- Compare a range of quotes from different providers. Ensure that you are only paying for cover you need and that each policy is tailored to your needs.
Do I need specialist insurance to deliver parcels?
Even if you use your private car or van to deliver parcels part-time, you will need to make sure you have the right insurance. Private car policies will not protect you if you are working as a courier.
I am self-employed. Should I get courier insurance?
Being self-employed can offer great flexibility. However, the financial risks are increased if for any reason you are unable to work. Some insurers offer specialist courier policies for the self-employed. These may include cover for periods you are unable to work, so talk to your insurer to arrange the right cover for your needs.
Why do I need goods in transit insurance?
If an item you are delivering is damaged whilst in your care, you are liable for the cost of repair or replacement. Goods in transit insurance can protect your business from expenses like this. Depending on the type of goods transported, costs could run into the thousands in the event of an accident, which could cripple your business. Having the right cover means your business is protected in case things go wrong.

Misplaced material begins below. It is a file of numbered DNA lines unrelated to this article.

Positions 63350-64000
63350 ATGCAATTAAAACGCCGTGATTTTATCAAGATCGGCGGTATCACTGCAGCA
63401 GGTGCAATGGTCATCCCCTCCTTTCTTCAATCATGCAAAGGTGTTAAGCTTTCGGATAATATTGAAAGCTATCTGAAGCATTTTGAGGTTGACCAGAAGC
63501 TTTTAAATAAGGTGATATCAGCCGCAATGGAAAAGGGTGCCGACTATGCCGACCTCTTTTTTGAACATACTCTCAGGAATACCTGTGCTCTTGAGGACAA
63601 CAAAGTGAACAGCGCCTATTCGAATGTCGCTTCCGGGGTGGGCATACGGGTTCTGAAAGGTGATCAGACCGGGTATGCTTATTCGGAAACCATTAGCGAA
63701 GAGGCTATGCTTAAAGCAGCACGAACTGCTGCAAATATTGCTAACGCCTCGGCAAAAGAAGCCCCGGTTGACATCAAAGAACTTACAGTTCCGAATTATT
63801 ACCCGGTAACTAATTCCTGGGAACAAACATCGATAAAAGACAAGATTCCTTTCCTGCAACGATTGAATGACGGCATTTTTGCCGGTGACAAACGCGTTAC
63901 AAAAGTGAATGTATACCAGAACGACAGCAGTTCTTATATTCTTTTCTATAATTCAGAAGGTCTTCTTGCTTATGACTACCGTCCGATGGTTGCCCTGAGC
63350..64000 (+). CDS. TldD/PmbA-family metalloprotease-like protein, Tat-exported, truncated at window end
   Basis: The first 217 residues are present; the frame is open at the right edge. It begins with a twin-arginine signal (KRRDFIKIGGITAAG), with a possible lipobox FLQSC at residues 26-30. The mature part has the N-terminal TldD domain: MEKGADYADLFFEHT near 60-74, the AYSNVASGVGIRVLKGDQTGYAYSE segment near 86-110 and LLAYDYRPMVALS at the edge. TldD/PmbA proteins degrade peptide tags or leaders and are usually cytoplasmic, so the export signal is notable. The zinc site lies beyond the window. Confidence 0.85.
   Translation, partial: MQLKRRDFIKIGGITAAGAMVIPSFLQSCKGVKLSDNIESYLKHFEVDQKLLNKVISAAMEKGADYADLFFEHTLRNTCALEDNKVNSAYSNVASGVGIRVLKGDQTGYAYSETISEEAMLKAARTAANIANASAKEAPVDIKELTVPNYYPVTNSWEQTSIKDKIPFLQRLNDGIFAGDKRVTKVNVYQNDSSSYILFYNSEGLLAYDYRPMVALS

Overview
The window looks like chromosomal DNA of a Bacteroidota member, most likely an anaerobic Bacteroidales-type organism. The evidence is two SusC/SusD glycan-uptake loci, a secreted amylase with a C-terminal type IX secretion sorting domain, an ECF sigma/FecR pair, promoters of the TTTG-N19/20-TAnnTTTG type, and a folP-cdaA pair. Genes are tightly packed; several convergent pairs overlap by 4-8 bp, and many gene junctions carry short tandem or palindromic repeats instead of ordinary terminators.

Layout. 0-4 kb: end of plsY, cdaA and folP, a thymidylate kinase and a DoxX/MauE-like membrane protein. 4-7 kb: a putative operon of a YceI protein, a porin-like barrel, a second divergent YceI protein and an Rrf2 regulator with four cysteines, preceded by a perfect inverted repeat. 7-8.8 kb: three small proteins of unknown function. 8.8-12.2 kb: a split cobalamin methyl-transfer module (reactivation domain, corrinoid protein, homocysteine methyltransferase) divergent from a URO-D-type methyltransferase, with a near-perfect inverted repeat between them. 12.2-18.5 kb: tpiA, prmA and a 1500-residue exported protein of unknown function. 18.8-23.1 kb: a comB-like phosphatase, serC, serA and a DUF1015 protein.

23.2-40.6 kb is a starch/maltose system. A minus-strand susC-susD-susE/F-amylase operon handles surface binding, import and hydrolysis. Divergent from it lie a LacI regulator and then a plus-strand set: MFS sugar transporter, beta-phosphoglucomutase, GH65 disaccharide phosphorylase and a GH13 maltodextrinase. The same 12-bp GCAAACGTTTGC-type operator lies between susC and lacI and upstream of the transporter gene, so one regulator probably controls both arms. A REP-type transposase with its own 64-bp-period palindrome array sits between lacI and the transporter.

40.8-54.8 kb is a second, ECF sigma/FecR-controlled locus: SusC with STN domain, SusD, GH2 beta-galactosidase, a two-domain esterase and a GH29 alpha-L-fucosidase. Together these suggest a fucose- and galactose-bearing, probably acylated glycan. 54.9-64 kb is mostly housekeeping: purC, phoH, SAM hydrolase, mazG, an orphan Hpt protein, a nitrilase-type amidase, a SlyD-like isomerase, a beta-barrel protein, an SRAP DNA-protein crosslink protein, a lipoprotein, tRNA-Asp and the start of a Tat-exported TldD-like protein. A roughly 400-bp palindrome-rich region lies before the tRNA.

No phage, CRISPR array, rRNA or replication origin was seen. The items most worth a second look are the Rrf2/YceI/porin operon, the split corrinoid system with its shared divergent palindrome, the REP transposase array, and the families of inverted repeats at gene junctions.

Will courier insurance cover me when driving abroad?
There are so many different courier policies on offer. Some offer European travel as standard, others don’t. If your delivery work regularly takes you out of the country, it could be cost-effective to include this cover as part of your premium. If you don’t deliver outside the country, make sure you are not paying for cover you don’t need.
My courier firm uses vans, cars and motorbikes. Do I need a separate policy for each?
Most courier insurance policies can offer fleet insurance. This means that every vehicle in your fleet is covered at the same level. However, you will need to consider the types of delivery made by each. Van couriers are likely to be delivering much larger packages than motorbikes. This could mean greater risk when unloading or loading than for smaller parcels. Carefully weigh up the risks for each driver, and make sure your policy covers accordingly.